Unlike Proton, whose launches are only possible from Baikonur, thus holding Russia a hostage of its agreements with Kazakhstan, Angara would be based in Plesetsk, located few hundred kilometers north of Moscow. Unfortunately, due to the geographical location of Plesetsk, Angara-5 lost much of its payload advantage over the Proton. The Plesetsk-based Angara would be taxed particularly hard when carrying satellites to the equatorial (geostationary) orbit, which is its main destination.

Angara-A5 would use four standard URM-1 boosters as the first stage and a single URM-1 booster as its second stage. A prototype of the URM-1 made three flights as a part of the South-Korean KSLV rocket and also propelled the Angara-1.2PP rocket in July 2014.

The URM-2 booster would serve as the third stage. It also performed successfully during the flight of Angara-1.2PP.

The additional upper stages on Angara-5 would be used to send satellites from their initial parking orbits to the geostationary orbit or into deep space. Initially, the Briz-M upper stage using toxic storable propellants would be employed, only to be replaced with a more powerful KVTK space tug, burning liquid hydrogen.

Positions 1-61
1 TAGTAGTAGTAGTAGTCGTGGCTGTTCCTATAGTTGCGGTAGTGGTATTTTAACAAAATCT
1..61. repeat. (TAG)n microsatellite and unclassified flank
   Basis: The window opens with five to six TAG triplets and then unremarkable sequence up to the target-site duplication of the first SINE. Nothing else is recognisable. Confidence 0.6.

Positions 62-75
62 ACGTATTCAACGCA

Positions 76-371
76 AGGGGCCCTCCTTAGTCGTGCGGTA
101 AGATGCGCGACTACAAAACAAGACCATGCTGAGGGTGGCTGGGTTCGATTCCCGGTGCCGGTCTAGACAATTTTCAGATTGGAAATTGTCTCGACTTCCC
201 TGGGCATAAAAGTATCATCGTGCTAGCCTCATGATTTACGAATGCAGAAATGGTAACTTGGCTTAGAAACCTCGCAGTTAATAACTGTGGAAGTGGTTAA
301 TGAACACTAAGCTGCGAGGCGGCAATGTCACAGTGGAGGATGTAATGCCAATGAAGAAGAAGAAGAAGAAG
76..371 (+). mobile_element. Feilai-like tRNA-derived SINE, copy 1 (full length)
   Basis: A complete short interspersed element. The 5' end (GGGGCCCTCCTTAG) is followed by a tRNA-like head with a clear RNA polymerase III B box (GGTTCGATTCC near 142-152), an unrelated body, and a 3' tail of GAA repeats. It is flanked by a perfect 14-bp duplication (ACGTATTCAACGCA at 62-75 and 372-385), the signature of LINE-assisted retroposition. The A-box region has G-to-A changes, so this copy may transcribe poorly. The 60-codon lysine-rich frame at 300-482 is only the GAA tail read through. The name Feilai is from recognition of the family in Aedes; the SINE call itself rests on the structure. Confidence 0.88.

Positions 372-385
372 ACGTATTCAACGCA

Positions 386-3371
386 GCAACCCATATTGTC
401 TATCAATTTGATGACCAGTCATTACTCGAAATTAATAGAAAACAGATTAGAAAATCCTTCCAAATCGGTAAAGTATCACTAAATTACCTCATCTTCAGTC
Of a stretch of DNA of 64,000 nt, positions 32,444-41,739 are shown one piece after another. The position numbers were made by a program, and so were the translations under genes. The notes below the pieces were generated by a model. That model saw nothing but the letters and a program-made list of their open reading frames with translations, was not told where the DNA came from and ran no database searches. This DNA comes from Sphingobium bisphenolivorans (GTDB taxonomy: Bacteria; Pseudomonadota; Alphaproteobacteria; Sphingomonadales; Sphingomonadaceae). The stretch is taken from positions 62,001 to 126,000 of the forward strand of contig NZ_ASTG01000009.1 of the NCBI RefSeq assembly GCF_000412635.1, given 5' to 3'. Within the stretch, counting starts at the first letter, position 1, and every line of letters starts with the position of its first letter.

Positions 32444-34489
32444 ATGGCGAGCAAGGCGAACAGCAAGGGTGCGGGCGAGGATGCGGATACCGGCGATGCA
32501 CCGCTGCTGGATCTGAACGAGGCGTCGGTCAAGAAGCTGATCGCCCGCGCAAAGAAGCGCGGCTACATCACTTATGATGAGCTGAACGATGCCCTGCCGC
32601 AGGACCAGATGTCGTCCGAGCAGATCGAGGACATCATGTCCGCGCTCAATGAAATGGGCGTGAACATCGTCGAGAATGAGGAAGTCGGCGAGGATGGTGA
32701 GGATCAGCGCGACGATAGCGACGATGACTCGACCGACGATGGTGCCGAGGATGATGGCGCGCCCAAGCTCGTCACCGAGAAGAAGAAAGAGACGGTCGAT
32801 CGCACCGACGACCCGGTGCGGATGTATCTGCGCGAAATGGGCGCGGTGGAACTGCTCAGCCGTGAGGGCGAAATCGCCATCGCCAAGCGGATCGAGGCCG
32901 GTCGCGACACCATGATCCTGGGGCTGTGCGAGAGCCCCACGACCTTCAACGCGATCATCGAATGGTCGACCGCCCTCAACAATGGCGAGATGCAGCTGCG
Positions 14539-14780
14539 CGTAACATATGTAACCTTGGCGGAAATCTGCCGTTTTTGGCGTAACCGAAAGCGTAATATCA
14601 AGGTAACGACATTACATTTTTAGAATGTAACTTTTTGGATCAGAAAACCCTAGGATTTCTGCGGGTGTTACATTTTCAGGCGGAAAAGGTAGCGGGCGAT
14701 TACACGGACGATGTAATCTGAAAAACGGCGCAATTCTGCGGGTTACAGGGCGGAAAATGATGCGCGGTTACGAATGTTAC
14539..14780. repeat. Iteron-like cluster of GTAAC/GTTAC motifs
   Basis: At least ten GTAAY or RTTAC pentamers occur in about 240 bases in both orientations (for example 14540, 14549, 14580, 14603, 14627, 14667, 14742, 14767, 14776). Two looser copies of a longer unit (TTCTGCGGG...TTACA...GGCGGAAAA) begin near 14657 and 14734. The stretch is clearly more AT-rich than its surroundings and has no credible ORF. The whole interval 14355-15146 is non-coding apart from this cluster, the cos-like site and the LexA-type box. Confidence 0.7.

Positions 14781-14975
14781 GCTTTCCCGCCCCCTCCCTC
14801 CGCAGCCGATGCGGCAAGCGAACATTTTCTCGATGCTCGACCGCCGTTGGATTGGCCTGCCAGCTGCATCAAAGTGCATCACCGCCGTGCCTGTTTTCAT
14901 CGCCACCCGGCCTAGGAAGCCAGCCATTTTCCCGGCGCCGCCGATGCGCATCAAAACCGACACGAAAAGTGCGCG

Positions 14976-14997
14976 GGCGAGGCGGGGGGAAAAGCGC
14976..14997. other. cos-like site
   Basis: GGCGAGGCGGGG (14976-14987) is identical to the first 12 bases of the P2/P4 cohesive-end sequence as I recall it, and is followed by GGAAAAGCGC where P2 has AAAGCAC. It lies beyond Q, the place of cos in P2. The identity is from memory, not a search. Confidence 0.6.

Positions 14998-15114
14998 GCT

Additionally, Roscosmos considered equipping Angara-5 with Block-DM upper stage for missions from Vostochny. When launched with Block-DM upper stage the rocket would be topped with a 14S75 payload fairing, while a version equipped with the KVTK upper stage would be using the 14S735 fairing.

As of July 2014, the first test launch of the Angara-5 rocket from Site 35 in Plesetsk was officially planned for December of the same year. The rocket lifted off on Dec. 23, 2014, and largely completed its flight program.

In mid-2014, the first deputy to Roskosmos head Aleksandr Ivanov told the Ekho Moskvy radio station that Angara-5 vehicles had already been ordered for launches of operational satellites scheduled in 2016 or 2017.

In an interview with the TASS news agency in August 2014, the head of GKNPTs Khrunichev Vladimir Nesterov said that during its second mission, Angara-5 would be carrying an operational payload, however the launch vehicle would officially remain in flight testing until 2020.

As of beginning of 2015, the second rocket was expected to leave the assembly line by November of that year.